South Africa is not short of goals, plans, and ambitions for our various sectors in the economy, but solving the complexities and balancing and counter-balancing the various factors requires wisdom, cooperation, patience, and urgency at the same time.
We need far-sightedness and compromises must be made and weighed up against one another.
Central to all plans is a just transition that puts people at the centre of decision-making, especially those most impacted, including the poor, women, people with disabilities, and the youth— empowering and equipping them for new opportunities of the future. A just transition contributes to the goals of decent work for all, social inclusion, and the eradication of poverty.
South Africa is committed to the attainment of the Sustainable Development Goals (SDGs), the Paris Climate Agreement, and the African Union's Agenda 2063 (African Union Commission 2013) to achieve a prosperous society based on inclusive growth and sustainable development. This ambition is embodied in the National Development Plan: Vision 2030 (NPC 2012), which is the country's blueprint for economic growth and development.
1. Cost of Living
The table below, using data from livingcost.org, shows that it is substantially cheaper to live in India than in South Africa.
However, certain areas stand out that speak to failures that have brought about more misery than others. In India the cost of living for one person is $435, or R8204, 48% less expensive than in costs for a single person in South Africa at $830.
India ranked 188th vs 102nd for South Africa in the list of the most expensive countries in the world.
The average after-tax salary is enough to cover living expenses for 1.5 months in India compared to 1.6 months in South Africa, which are ranked 109th and 116th, respectively, as the best countries to live in the world.
2. The Table below illustrate some typical expense items.
3. The last five items in the Table above highlight the extravagant variance in transportation costs that reflects some serious mistakes of the last couple of decades.
Between 1998/99 and 2008/09, there were an average of 43 million rail passenger trips per month. The Passenger Rail Agency of South Africa (Prasa) collected R1.2 billion in fares, 13 years later, in 2021, it collected R178 million.
Between January 2021 and July 2022, there were an average of 1.7 million rail passenger trips per month. This is 4% of the monthly average over the ten years between 1999 and 2008 and just 3% of Prasa’s peak. From R10 per passenger trip in 2014/2015, it rose to R21 in 2016/2017, to R44 in 2018/2019, and R68 in 2019/2020 (years ending in March).
We all know how cable theft and vandalism have taken their toll and how the taxi industry stepped into the vacuum. The passengers were deserted by the authorities and families struggling to make a living were left to pay the ever-increasing costs.
The difference now between living in South Africa and India is that now travel by taxi is at least twice as expensive as that per train, provided there is a train that operates.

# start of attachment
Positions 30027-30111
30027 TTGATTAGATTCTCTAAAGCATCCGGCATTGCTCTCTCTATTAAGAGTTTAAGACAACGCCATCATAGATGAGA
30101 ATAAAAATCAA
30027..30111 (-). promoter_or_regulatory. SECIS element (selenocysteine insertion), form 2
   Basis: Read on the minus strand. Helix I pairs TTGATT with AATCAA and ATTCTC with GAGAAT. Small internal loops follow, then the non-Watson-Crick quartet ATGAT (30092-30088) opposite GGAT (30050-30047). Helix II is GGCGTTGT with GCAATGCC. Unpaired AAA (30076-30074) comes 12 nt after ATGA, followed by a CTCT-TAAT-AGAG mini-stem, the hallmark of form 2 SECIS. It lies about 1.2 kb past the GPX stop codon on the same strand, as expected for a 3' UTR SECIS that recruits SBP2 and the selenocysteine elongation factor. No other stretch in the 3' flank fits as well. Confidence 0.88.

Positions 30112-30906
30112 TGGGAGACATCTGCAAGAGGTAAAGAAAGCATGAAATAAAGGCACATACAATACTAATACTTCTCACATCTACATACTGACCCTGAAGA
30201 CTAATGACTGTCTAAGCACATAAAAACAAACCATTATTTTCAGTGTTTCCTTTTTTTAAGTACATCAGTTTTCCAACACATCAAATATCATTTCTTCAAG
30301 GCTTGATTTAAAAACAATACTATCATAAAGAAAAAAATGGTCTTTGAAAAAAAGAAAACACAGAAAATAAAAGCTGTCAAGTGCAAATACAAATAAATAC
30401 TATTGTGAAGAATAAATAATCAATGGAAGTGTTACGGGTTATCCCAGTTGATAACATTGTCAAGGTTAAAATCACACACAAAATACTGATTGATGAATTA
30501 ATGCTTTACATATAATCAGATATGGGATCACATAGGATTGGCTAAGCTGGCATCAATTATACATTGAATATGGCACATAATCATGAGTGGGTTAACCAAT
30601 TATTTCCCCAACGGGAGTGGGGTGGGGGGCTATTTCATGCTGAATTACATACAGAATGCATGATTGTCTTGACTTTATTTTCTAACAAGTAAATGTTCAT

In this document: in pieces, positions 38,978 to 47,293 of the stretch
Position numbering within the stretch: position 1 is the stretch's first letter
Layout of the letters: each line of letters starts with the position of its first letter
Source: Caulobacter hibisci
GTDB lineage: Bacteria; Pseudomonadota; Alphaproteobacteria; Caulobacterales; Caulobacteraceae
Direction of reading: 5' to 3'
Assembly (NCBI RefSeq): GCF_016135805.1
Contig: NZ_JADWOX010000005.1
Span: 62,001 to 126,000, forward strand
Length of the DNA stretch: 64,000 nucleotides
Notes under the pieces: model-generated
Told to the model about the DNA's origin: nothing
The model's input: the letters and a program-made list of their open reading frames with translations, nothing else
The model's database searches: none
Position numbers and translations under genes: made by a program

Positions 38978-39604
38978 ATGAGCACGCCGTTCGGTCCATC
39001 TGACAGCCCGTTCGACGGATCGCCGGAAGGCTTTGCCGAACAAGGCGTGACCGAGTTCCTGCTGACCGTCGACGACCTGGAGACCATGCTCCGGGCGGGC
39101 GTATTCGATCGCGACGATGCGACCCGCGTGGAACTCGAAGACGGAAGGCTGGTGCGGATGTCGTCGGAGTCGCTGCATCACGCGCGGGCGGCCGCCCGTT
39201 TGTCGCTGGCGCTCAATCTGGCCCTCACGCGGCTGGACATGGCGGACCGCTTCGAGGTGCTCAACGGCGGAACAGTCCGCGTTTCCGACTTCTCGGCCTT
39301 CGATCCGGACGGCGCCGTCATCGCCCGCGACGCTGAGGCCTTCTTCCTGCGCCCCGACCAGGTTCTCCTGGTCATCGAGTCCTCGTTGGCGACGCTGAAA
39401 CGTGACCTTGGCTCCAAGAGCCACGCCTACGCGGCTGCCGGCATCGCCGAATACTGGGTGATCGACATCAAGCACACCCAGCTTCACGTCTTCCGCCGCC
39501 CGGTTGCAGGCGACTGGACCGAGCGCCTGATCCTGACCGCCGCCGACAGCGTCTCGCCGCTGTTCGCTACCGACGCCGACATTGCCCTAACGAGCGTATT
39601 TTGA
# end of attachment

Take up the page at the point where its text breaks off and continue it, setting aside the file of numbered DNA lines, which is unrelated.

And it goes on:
4 The South African Automotive Masterplan (SAAM)
A key focus of South Africa’s commitment is to tackle vulnerabilities in the transport and mobility system. South Africa stands at a pivotal juncture, facing a challenge of profound complexity: how to transition both its automotive market and productive capacity to electric vehicles (EVs) while simultaneously achieving the objectives outlined in the South African Automotive Masterplan (SAAM).
This challenge is compounded by critical energy shortages, the imperative to decarbonise the economy and financial constraints across South African households and the public sector.
South Africa is the largest automotive manufacturing hub on the African continent, but it is also highly integrated into the global supply chain that draws components from across the world, including the Southern African Development Community (SADC) region, and exports the final consumer product to more than 150 countries worldwide.
Of South Africa’s car exports, 65% go to the European Union, and they are worth about R130 billion. However, some EU countries have already set target dates by which no more ICE cars will be sold. This places South African car producers in a predicament and a race against time.
5. We will need more electricity to power EV cars. The question is will we have enough capacity? As pointed out by energy experts, the government often builds its plans and policies based on incorrect assumptions, such as the energy availability factor (EAF) of Eskom power stations.
An assumption for instance that is based on an availability factor of 75% makes any plan obsolete compared to the reality of Eskom's availability as Chris Yelland posted Eskom’s latest energy availability factor numbers, which showed that its week-on-week EAF for week 28, 2023, stands at 56.28%.
The trend is downwards and that is not going to change in the short term. The EAF is based on the average performance of 90 generators in Eskom’s electricity generation fleet.
Getting rid of CO2 emissions is an expensive exercise. Our commuters have been left stranded without transport and have been required to carry the cost of a total failure in transport policy and implementation thereof.
Most South Africans who are affected by the failure of the transport policy and plans are the poor. Looking ahead, the government’s plans do not seem robust in the face of lack of resources and capacity. This indicates that South Africa’s costs of living will continue to remain high unless its sets achievable goals.
Corrie Kruger is an Independent Analyst